Wikipedia states that

[Archimedes' cattle problem] was discovered by Gotthold Ephraim Lessing in a Greek manuscript containing a poem of forty-four lines, in the Herzog August Library in Wolfenbüttel, Germany in 1773.

I have accepted that statement as fact for a long time, but I have never seen the Greek original of that poem, nor a scan/photograph/transcription of it, or even an inventory reference for it in the Herzog August Library, anywhere, nor can I find it on the web.

This makes me wonder whether that "history" is even true at all, or whether Lessing or someone else might have made it up in order to make an 18th century problem look more interesting.

I'd appreciate any reference to the Greek original, or more background showing that (as I now suspect) there is no (ancient) Greek original after all.


Here is a link to the full document at the Hochschule für angewandte Wissenschaften in Augsburg:


  • $\begingroup$ Yes! That looks like a scientific edition to me. So it might well be real after all. The edition will likely also contain a proper reference to the original document. Thank you! $\endgroup$ Feb 3 '14 at 14:25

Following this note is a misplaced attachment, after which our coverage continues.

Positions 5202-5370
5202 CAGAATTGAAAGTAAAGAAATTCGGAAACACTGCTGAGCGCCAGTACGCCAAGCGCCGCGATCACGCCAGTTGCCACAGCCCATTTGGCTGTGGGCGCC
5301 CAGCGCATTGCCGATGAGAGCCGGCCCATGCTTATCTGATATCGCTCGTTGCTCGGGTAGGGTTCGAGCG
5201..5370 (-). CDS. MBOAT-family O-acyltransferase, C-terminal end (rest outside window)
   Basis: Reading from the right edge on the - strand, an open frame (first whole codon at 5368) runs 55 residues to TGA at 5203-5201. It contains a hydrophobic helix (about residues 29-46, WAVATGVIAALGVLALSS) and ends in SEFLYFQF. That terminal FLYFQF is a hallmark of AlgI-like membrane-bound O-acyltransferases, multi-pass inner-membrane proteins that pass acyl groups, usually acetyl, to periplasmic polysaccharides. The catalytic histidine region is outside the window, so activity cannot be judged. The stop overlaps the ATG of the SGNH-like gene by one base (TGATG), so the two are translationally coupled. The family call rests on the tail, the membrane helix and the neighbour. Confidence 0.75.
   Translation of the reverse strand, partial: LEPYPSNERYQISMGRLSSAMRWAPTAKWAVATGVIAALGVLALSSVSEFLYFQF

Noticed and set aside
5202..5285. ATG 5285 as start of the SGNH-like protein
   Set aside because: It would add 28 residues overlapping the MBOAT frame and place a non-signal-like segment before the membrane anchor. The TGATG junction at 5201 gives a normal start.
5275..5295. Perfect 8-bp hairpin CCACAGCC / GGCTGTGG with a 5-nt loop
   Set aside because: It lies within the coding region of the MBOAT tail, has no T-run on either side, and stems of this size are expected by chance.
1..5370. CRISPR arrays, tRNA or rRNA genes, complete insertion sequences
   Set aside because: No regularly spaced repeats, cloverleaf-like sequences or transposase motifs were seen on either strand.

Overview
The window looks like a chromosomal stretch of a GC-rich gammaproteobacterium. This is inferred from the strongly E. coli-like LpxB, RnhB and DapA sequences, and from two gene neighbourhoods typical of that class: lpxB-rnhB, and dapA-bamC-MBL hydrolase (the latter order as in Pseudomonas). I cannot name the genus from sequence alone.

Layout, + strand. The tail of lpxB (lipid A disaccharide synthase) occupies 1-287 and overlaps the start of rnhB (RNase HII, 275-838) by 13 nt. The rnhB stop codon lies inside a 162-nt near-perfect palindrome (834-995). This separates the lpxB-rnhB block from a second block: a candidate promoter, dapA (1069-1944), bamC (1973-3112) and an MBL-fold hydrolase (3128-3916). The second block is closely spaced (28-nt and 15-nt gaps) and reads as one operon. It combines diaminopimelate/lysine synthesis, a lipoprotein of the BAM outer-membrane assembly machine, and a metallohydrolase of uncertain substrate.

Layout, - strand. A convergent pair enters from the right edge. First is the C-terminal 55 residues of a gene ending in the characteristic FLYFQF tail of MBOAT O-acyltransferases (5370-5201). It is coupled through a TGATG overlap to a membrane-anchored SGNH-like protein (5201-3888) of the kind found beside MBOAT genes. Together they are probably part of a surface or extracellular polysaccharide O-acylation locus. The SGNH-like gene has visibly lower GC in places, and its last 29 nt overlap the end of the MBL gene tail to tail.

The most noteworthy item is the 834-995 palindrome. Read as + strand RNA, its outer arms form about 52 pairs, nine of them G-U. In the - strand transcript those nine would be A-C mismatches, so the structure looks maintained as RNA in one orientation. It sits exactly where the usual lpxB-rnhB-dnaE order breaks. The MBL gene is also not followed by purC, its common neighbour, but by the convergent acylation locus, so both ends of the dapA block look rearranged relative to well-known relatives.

• 1
    $\begingroup$ See also dbs.hab.de/mss/?list=ms&id=77-gud-graec in the Herzog August Bibliothek Wolfenbüttel's Handschriftendatenbank where Lessing discovered the problem, according to the German Wikipedia page de.wikipedia.org/wiki/Rinderproblem_des_Archimedes#Geschichte. It seems that it hasn't been scanned yet. Other volumes of this collection (Cod. Guelf. Gud. graec.) are available online, see dbs.hab.de/mss/?list=collection&id=gud-graec. Maybe you can ask them for a scan of the page. Lessing himself doubted that the letter was really written by Archimedes, but it is certainly old. $\endgroup$
    – UwF
    Feb 3 '14 at 15:06

Although I cannot quell your doubts, at least the problem statement/poem in Greek can be found here:

ARCHIMEDIS OPERA OMNIA CUM COMMENTARIIS EUTOCII B. G. Teubner, Leibzig, Volume 2 (1881), Pages 448 & 450. (Webpage link)

Here is the beginning:

The full poem, more scholarly references, translations, etc., may be found at this link, maintained by Chris Rorres.


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